$11

# ! u ! p1 ! % 11

as21

$ 21

# ! u ! & p1 ! %11 ! %12 " p3 ! % 31 ! % 32 '

# ! u ! p 2 ! % 21

4

# ! u ! ( p k ! % k1 ! % k 2

# !u

k )1

( p3 " p4 ) ! # ! u

as12

$12

# ! u ! p3 ! % 31 # ! u ! p 4 ! % 41

as 22

$ 22

# ! u ! & p 2 ! % 21 ! % 22 " p 4 ! % 41 ! % 42 '

Fig. 3. Amount traffic flowing through considered system.

3. Service request response time Each of atomic services asiji (i = 1, . . . , m, ji = 1, . . . , ni ) and communication links c(i−1)ji−1 ji (i = 1, . . . , m, ji−1 = 1, . . . , ni−1 , ji = 1, . . . , ni ) between atomic services as(i−1)ji−1 and asiji can be treated as single queue single processor queuing systems with average service rate µiji and c(i−1)ji−1 ji respectively. Assuming, that incoming stream of requests is a Poisson stream and that atomic services and links service rates are characterized by exponential distributions with respective parameters µiji and c(i−1)ji−1 ji , average response times of atomic services and links are given by [3]: diji = (µiji − fiji )−1

(8)

db(i−1)ji−1 ji = (c(i−1)ji−1 ji − f(i−1)ji−1 ji )−1

(9)

and

40 respectively, where fiji is the average intensity of traffic incoming to atomic service asiji (eq. 6) and f(i−1)ji−1 ji is the average traffic intensity on the link connecting atomic services as(i−1)ji−1 and asiji (eq. 4). It can be shown (e.g. [2, 3]) that under assumption of Poisson request arrivals and exponential service rates probability distributions of atomic services and links response times are exponential with parameters diji and db(i−1)ji−1 ji respectively. Denote by rk random variable representing response time of certain complex service request reql serviced along k-th service path sk . Random variable rk is a sum of random variables representing response times of atomic services asiji (riji ) and links c(i−1)ji−1 ji (b r(i−1)ji−1 ji ) belonging to service path sk : rk =

m X

riji +

m+1 X

rb(i−1)ji−1 ji .

(10)

i=1

i=1

Denote by δ k = [δk1 . . . δk2m+1 ] vector of parameters diji and db(i−1)ji−1 ji of probability distributions of random variables riji and rb(i−1)ji−1 ji such that δk1 = d1j1 , . . . , δkm = dmjm , δkm+1 = db(0)j0 j1 , . . . , δk2m+1 = db(m)jm jm+1 . Since riji and rb(i−1)ji−1 ji are exponentially distributed with different parameters, probability distribution of rk is given as [2]: "2m+1 # 2m+1 Y X e−δki rk Q frk (rk ) = , rk > 0 (11) δki j6=i (δkj − δki ) i=1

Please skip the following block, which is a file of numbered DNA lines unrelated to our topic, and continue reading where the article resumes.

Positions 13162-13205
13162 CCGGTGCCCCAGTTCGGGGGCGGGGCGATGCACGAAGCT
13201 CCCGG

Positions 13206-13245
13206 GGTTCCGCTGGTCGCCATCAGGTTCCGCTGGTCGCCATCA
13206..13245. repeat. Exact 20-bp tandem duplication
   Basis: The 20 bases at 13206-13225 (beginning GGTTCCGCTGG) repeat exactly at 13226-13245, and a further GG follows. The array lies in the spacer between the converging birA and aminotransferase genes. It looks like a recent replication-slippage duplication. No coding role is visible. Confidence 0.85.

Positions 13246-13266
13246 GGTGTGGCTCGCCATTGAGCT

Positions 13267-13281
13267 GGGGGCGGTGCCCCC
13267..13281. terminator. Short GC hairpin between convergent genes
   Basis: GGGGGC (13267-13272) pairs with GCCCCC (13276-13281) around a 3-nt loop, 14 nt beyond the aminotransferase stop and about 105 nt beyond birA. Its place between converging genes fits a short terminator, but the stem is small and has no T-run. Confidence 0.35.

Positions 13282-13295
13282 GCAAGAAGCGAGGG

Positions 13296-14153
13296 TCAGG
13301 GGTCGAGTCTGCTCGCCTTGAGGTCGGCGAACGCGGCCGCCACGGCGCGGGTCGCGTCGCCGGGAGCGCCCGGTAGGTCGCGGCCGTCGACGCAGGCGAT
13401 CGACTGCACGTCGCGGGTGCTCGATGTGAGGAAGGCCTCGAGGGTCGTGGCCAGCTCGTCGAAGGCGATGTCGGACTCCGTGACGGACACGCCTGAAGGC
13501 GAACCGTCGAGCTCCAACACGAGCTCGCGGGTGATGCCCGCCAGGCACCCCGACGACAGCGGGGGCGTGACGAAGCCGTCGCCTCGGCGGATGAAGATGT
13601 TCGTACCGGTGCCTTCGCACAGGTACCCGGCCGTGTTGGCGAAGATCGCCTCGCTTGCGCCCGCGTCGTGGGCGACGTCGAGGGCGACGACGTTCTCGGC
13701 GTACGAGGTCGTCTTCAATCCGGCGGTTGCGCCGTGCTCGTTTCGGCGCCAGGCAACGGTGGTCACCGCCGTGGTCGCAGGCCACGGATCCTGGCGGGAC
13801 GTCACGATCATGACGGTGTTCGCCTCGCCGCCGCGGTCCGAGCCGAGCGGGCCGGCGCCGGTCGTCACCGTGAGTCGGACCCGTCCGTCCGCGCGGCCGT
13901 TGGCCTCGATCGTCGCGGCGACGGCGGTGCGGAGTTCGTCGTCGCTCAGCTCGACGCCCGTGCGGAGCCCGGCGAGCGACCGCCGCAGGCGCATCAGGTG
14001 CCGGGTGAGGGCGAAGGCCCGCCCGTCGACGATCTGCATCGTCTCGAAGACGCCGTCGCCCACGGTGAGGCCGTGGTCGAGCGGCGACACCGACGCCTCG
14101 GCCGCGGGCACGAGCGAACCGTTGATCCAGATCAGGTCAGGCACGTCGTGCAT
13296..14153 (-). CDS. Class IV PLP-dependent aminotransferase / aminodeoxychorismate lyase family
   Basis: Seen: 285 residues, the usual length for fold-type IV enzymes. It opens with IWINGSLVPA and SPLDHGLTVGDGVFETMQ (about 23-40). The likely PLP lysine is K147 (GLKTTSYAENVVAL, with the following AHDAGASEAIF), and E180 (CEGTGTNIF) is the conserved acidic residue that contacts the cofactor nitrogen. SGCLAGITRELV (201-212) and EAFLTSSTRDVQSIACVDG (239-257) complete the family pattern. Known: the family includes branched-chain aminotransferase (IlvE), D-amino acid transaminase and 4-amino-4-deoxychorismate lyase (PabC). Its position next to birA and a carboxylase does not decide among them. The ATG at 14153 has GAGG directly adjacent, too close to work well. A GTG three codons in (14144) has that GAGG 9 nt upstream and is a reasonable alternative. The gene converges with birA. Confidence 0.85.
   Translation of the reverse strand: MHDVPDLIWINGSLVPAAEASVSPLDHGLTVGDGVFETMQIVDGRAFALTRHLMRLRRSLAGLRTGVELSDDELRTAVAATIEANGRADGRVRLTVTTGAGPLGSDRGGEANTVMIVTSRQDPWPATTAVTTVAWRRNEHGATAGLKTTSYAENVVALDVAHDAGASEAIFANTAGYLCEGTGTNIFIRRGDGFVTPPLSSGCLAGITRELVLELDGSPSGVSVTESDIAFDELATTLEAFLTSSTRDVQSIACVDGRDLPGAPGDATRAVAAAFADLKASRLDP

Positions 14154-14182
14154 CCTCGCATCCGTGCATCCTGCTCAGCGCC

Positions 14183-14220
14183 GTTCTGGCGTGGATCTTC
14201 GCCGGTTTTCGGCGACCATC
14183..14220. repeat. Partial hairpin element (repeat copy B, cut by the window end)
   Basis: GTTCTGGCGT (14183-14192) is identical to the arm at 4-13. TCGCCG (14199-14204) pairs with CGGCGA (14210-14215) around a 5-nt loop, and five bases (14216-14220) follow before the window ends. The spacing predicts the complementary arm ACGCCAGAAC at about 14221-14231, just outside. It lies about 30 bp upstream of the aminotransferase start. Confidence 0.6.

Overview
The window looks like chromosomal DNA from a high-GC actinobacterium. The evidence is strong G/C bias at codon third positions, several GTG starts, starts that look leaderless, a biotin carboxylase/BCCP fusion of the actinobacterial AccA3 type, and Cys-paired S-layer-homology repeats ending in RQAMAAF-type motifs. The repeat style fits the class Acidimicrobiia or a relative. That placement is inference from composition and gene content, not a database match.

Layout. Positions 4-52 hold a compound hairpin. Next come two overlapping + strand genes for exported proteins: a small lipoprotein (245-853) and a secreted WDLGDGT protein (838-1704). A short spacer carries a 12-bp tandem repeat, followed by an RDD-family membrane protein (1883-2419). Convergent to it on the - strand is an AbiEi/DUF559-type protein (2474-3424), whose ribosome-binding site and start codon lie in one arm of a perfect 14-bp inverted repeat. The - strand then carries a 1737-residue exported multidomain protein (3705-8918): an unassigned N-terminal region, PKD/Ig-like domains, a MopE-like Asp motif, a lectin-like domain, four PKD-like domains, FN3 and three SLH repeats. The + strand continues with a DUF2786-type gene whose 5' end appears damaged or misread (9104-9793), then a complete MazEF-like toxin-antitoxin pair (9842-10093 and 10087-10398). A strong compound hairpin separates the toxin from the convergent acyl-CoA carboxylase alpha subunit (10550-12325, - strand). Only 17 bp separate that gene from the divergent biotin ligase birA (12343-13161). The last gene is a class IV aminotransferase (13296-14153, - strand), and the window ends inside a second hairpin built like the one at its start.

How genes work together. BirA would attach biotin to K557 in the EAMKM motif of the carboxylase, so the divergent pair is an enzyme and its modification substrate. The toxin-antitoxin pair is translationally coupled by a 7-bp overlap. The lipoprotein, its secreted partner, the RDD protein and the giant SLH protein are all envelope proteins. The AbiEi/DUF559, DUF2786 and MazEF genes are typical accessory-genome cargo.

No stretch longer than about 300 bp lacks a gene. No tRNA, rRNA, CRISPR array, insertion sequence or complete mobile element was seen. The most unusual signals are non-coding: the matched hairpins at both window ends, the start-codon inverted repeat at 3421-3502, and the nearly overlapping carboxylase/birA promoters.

i=1

Cumulative distribution function of complex service response time is given by integral: "2m+1 # 2m+1 Z rk X Y 1 − e−δki rk Q δki Frk (rk ) = frk (x)dx = . (12) δki j6=i (δkj − δki ) 0 i=1

i=1

Functions frk (rk ) and Frk (rk ) denote respectively probability and cumulative distribution functions of complex service response time rk for requests served along k-th service path sk . 4. Task of resource allocation Models presented in section 2 and service response time analysis presented in section 3 allows to formulate various resource allocation tasks, the aim of which is to deliver required level of the quality of services (QoS) measured as complex service response time. In this paper we focus on three basic tasks: task of minimization of the average service response time, task of delivering required service response

41 time, and task of delivering average service response time for different classes of service requests. Presented tasks of resource allocation can be better understood in terms of quality of service assurance models known from computer communication network theory [7], namely: best effort, IntServ and DiffServ models. 4.1. Average service response time minimization (best effort)

Average response time dk experienced by service requests on k-th service path sk is the sum of average delays experienced on each link and atomic service belonging to service path sk : dk =

m X

diji +

m+1 X

i=1

db(i−1)ji−1 ji ,

(13)

i=1

where ji ∈ sk for i = 0, . . . , m. Under assumption of Poisson request arrivals and exponential link and atomic service response times average response time dk can be calculated more precisely as the expected value of complex service response time E[rk ]: Z ∞

dk = E[rk ] =

rk frk (rk )drk ,

(14)

0